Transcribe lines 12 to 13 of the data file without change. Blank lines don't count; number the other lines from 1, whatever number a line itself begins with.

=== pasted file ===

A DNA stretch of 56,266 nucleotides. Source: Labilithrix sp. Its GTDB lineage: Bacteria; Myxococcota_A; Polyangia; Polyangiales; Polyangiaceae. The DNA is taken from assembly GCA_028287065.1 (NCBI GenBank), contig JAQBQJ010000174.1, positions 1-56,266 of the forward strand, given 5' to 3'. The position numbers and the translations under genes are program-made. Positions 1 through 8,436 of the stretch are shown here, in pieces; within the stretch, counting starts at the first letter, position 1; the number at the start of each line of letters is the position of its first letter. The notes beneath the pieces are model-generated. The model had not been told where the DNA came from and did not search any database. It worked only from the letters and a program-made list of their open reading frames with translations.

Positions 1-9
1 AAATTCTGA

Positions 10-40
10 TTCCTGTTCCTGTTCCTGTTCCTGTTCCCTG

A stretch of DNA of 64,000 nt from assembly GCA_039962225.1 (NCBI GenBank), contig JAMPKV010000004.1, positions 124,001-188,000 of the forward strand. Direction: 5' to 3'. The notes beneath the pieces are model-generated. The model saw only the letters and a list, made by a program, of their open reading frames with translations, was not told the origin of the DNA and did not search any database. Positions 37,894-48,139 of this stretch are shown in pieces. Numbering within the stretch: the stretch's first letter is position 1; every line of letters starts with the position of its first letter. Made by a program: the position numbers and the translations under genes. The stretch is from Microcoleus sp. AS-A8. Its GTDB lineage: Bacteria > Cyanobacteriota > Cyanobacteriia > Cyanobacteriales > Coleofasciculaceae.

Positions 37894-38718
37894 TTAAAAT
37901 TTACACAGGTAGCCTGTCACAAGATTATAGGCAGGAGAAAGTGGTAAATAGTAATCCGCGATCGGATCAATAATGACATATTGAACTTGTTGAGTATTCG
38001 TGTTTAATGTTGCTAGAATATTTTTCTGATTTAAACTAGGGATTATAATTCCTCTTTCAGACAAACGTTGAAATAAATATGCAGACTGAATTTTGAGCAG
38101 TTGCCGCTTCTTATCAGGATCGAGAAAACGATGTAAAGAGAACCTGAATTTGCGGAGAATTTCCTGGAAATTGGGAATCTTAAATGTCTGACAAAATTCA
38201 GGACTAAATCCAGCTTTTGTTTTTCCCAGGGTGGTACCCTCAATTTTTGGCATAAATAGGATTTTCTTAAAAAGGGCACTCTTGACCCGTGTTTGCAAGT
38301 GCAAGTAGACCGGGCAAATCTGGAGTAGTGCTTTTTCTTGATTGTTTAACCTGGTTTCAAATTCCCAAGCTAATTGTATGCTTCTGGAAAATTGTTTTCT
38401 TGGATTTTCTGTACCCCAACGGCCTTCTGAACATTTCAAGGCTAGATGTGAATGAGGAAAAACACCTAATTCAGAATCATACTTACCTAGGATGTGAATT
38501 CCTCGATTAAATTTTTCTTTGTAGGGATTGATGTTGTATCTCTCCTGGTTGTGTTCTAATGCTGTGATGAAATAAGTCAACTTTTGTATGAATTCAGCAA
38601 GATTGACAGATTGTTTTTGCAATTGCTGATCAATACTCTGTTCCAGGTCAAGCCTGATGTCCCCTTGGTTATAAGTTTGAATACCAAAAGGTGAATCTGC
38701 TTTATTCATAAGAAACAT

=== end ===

38201 GGACTAAATCCAGCTTTTGTTTTTCCCAGGGTGGTACCCTCAATTTTTGGCATAAATAGGATTTTCTTAAAAAGGGCACTCTTGACCCGTGTTTGCAAGT
38301 GCAAGTAGACCGGGCAAATCTGGAGTAGTGCTTTTTCTTGATTGTTTAACCTGGTTTCAAATTCCCAAGCTAATTGTATGCTTCTGGAAAATTGTTTTCT